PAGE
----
‘I’m exhausted’: Nightshade Noodle Bar owner defends her proof of vaccination policy

"As soon as I try to have a conversation, I still continue to get attacked," Rachel Miller said.

Chef-owner Rachel Miller of Nightshade Noodle Bar in Lynn
Chef-owner Rachel Miller of Nightshade Noodle Bar in Lynn. Barry Chin / Globe staff

As the country witnessed an uptick in COVID-19 cases over the summer, along with the rise of the Delta variant, a handful of restaurants in the Boston area responded by requiring proof of vaccination for customers wanting to dine indoors. These decisions divided customers and chefs alike, prompting some diners to voice their concerns about having to show proof of vaccination when they go out to eat.

One restaurateur is taking a stance against those who are opposing her policy. On Sunday, Rachel Miller, chef and owner of Nightshade Noodle Bar in Lynn, posted a passionate Facebook post about dealing with the pushback she has received after requiring proof of vaccination at her restaurant.

“To be clear — each of you who have the time and energy to troll my Facebook accounts about our efforts to keep ourselves safer via our vaccination policy, as a deadly virus mutates and keeps killing people, will continue to be banned and blocked,” Miller wrote. “I am exhausted. I am not here to engage with all your backwoods perspectives bringing up hepatitis and your ‘lawyer” and the Holocaust and whatever other bull**** you think you came up with to intimidate me. People like you are a huge part of the reason restaurants can’t find staff right now. Nobody wants to deal with you. Nobody wants to feel threatened, by attitude or lack of vaccine, at their job. We are all doing our best and don’t deserve to feel unsafe or uncomfortable at work. The policy is not JUST ABOUT YOU or JUST ME. This is about RESPECT, FOR EVERYONE, AND PUBLIC HEALTH.”

Miller went on to share that the restaurant was “My house, my private business to do with what I think is right, my rules. End of story,” and that diners who don’t agree are free to take their business elsewhere.


A flood of encouraging responses followed, and Miller told that 99 percent of diners have been supportive since she first established the policy on Aug. 5. But she said the remaining one percent have been aggressive, harassing Miller online with general threats, messages encouraging her business to fail, and accusations of discrimination. She said there are “people calling me a Nazi.”

“I try to talk to a few of them and it’s not worth it,” she said. “I don’t want to encourage it and I don’t have time for any of this. As soon as I try to have a conversation, I still continue to get attacked. That’s just when I start to block [people].”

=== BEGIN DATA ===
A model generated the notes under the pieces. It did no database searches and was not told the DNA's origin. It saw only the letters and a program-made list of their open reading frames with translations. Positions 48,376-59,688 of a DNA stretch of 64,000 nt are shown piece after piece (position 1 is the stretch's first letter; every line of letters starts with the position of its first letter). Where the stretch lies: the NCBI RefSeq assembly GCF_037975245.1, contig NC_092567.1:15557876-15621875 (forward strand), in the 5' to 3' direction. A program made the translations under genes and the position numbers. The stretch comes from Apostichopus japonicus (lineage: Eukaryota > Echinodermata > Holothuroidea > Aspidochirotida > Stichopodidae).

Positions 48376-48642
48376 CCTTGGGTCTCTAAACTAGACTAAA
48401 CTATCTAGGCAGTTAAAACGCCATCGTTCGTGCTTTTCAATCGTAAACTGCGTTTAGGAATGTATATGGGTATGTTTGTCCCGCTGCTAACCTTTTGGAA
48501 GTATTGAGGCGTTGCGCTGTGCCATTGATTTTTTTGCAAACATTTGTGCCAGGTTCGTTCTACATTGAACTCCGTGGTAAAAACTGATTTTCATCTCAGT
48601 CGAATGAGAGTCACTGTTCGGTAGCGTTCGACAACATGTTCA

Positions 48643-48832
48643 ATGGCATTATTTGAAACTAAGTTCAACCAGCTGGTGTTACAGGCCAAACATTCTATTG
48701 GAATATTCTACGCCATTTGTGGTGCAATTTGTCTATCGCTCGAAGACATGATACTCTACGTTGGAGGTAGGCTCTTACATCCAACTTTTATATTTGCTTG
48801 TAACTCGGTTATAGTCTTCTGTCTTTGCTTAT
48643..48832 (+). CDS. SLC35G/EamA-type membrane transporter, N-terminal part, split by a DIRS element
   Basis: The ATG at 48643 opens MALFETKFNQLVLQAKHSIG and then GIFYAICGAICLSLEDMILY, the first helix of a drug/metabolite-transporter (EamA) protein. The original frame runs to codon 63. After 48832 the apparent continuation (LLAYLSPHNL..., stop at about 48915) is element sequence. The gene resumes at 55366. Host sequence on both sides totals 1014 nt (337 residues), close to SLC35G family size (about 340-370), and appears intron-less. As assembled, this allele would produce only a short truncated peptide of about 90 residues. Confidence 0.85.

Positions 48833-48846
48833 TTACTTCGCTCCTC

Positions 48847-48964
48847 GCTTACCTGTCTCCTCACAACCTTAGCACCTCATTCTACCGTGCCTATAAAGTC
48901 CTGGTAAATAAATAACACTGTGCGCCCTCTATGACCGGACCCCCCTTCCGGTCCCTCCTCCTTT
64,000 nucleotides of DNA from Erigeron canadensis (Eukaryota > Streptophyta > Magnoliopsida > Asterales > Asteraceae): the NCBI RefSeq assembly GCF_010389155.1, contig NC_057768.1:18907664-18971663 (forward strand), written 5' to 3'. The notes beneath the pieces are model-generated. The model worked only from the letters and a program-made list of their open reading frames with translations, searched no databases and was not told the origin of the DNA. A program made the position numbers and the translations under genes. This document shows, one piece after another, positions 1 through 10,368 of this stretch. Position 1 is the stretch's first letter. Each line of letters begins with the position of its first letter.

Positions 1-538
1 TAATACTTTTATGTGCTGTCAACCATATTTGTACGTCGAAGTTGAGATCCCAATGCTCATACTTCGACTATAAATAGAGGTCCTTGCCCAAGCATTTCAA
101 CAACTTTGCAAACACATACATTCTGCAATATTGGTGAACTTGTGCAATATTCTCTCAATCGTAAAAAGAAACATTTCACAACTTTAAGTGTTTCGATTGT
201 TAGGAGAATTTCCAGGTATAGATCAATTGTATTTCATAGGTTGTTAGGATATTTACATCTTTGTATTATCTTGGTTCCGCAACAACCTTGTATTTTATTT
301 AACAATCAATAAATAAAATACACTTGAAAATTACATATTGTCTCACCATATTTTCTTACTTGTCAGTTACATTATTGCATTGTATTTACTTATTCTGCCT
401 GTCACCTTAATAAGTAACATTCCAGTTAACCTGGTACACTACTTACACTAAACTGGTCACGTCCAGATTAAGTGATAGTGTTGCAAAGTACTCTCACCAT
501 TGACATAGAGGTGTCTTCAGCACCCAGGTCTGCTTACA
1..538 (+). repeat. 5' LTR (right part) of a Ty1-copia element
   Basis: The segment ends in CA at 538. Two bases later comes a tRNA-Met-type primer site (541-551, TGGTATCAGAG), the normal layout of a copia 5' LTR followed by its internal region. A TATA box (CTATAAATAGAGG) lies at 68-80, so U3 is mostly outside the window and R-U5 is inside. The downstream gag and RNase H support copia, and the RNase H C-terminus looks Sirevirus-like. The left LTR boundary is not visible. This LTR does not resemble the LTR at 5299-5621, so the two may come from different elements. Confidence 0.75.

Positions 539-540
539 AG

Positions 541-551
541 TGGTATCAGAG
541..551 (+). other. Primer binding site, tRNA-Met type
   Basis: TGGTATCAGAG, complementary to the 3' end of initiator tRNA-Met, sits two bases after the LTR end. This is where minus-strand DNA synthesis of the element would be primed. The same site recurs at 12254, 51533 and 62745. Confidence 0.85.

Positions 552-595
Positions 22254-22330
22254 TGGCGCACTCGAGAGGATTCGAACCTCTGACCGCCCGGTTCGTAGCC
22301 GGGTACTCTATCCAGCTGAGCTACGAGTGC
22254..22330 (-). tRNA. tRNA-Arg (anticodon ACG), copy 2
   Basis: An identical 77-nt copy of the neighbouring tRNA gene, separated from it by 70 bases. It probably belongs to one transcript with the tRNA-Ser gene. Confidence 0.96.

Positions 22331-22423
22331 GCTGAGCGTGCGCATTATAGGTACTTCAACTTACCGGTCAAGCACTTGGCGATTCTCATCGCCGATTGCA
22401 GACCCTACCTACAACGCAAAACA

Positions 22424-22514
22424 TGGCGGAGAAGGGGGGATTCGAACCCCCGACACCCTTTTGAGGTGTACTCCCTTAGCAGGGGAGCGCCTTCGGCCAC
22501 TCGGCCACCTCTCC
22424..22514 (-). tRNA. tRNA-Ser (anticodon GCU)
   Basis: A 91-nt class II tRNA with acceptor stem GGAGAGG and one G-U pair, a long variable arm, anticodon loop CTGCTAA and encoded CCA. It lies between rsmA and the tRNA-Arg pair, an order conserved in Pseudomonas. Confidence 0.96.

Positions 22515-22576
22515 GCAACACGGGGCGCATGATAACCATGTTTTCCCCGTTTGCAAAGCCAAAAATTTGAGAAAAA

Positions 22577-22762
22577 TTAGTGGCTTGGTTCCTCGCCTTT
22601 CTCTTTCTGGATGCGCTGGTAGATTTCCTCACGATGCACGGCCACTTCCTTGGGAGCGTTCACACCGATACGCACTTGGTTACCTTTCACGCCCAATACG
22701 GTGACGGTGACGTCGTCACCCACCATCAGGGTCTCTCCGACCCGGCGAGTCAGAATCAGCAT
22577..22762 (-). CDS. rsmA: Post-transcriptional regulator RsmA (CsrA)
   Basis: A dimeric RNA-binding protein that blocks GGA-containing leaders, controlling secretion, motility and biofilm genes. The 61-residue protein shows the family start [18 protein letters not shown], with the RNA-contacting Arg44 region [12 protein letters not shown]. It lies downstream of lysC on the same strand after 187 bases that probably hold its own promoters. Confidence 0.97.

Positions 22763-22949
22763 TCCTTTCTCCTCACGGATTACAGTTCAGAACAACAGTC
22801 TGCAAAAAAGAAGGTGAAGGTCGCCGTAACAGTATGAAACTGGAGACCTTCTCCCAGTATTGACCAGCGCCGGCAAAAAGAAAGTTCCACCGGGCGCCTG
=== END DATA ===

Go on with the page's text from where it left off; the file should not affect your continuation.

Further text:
Miller said she implemented the proof of vaccination policy after seeing restaurants she looked up to around the country adopting it, and because she wanted to protect her staff. It also helps bring in clientele who share the same values.

“Everyone who isn’t vaccinated — who can be but won’t be, who haven’t been masking up and haven’t been contributing to the greater good and just working against the grain of this pandemic — I don’t really want to cook for them,” Miller said. “I don’t want them in the restaurant.”


Like the majority of the restaurant industry, staffing during the pandemic has remained a significant issue. Miller said that since Nightshade enacted the policy, it has received more applications from potential employees who are looking to work in a safe environment, but that the restaurant is still currently staffed at half of its usual workforce.

“Ultimately, one of the concerns that we hear across the board is service folks feeling ill-equipped to deal with the sort of confrontation on the floor,” Miller said. “Even though we rarely have any sort of [negative] interaction in the dining room or in the work space, it’s still a topic, and it’s still a concern. I don’t think I’ve interviewed anyone who hasn’t felt exhausted by it already.”

Miller is exhausted, too. She said that everyone at Nightshade is wearing at least two or three different hats each day.

“It’s a nightmare,” she said. “I don’t know how much longer I’m going to be able to work two stations every single day and then be this social media warrior, and then also do my actual job. It’s crushing.”


Nightshade Noodle Bar is currently requiring diners seated indoors to show proof of vaccination in the form of a vaccine card, a photo of the card, or other official documentation proving vaccine status. Diners who sit outside are not required to show proof of vaccination.


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